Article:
And then the ring.  Agates have been pretty special to me since I was little.  My favorite place in the whole world is Little Girl’s Point in Michigan, on Lake Superior, and one of my favorite things to do there is sit on the beach and comb it for agates.  My great-great grandparents were original settlers of Little Girl’s Point, and my great-grandparents owned a little store called The Agate Shop there.  My great-grandma, Francis Oman, would find beautiful stones on the beach and with my great-grandpa, Stanley Oman, would make jewelry out of them.  One of their daughters, my Grandma Nelson, taught me how to sit on the beach and slowly pass my hand through thin layers of the rock beach and search for striped and swirled and lake-polished agates.
I loved it- still love it.  I can spend hours looking for them.  I even brought a few handfuls of them to China, to give to my students.  They’re created out of volcanic heat and years and years of pressure and wave-tumbling, and they look pretty plain until they’re ready to break open and show you what’s inside.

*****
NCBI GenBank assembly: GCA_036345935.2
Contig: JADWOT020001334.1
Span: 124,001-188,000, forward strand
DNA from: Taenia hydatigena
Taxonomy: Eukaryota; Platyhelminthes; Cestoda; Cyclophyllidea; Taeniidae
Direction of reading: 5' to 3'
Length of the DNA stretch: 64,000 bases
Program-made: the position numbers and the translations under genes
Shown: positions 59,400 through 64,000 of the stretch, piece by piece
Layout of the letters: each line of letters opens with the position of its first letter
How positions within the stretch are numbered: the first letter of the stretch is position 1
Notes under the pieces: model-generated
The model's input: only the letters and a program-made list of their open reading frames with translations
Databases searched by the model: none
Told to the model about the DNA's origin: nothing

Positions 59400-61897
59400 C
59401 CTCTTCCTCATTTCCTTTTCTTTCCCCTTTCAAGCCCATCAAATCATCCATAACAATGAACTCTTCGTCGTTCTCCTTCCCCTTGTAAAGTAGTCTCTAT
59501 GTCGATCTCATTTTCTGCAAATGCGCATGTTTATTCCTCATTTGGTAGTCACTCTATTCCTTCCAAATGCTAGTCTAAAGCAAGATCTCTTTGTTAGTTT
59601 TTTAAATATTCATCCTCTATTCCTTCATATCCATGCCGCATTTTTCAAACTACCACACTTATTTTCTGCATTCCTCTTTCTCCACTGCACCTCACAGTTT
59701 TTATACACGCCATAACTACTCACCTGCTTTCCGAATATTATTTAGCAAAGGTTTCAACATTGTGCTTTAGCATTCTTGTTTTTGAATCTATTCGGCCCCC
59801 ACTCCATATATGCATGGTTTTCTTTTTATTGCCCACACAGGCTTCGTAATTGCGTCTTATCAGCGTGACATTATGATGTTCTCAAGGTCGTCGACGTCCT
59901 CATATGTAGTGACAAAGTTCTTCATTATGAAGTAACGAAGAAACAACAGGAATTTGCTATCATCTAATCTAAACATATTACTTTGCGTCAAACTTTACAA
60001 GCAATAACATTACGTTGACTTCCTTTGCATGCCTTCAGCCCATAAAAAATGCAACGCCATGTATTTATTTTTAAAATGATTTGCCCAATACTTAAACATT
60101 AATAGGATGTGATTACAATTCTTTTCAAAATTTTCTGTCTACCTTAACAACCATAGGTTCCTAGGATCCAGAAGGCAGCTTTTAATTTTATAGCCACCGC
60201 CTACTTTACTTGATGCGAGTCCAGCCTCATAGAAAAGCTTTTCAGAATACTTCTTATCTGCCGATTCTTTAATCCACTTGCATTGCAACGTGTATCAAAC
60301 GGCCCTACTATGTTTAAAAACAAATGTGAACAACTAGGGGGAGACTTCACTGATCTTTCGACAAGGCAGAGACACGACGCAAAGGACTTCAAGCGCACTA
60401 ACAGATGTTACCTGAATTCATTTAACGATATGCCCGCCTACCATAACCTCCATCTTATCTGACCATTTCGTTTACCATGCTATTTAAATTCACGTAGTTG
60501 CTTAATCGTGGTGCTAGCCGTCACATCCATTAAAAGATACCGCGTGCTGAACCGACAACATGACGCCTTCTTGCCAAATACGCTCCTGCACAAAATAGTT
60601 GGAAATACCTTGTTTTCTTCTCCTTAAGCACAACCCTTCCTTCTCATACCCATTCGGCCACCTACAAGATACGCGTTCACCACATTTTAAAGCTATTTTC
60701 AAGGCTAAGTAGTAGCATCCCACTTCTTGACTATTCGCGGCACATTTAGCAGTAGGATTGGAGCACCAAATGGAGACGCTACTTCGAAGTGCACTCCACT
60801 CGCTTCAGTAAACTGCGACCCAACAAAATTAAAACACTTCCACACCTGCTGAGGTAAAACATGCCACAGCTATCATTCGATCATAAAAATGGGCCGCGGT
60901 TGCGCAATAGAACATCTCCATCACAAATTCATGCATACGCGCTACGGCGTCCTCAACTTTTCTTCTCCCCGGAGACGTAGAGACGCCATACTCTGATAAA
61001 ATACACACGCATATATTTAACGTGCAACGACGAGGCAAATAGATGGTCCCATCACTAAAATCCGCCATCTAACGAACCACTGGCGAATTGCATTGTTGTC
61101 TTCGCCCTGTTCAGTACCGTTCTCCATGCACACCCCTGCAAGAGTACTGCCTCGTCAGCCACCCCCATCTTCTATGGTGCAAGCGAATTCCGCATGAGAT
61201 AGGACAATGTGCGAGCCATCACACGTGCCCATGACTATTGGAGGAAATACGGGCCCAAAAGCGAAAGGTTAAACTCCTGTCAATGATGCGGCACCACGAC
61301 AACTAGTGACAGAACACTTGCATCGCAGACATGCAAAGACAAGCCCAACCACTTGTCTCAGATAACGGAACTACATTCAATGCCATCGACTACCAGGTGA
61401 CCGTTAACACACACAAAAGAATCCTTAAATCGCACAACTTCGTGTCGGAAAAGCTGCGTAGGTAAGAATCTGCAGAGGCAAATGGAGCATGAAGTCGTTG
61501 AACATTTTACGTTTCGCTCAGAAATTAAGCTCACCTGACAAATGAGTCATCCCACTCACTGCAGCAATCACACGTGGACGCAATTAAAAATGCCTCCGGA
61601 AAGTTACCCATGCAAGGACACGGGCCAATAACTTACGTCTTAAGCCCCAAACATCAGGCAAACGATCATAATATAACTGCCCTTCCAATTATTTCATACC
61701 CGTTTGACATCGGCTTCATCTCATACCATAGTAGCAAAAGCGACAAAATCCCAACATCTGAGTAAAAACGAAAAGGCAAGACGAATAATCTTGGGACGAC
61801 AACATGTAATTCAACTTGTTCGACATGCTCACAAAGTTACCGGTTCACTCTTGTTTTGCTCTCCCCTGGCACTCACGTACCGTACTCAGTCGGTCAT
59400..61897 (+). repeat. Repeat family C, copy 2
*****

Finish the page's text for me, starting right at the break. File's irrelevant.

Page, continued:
And Matt knew that an agate would be the perfect centerpiece to a ring he wanted to design.  While I sat there speechless, he told me how he tracked down the stone, and that the diamonds were from a conflict-free mine in Canada, and that he had to put “Jennifer Rose, will you marry me!” on the dog tag because no owners ever need question marks after their dogs’ names.

And here we are.  Eventually I stopped crying and now, neither one of us can stop smiling.

7 comments

  1. I am just getting caught up on your blog and had wanted to comment on a couple blogs previous. Not wanting to appear to be some sort of crazed China information stalker I withheld my zealous urge to post of how much your writing moves me and how brilliant you are. Now I must say that not only are you brilliant, and creative, but you have appeared to have found a perfect match in Matt given his creativeness in such a wonderful story you will have for the rest of your lives. Congratulations!

    Like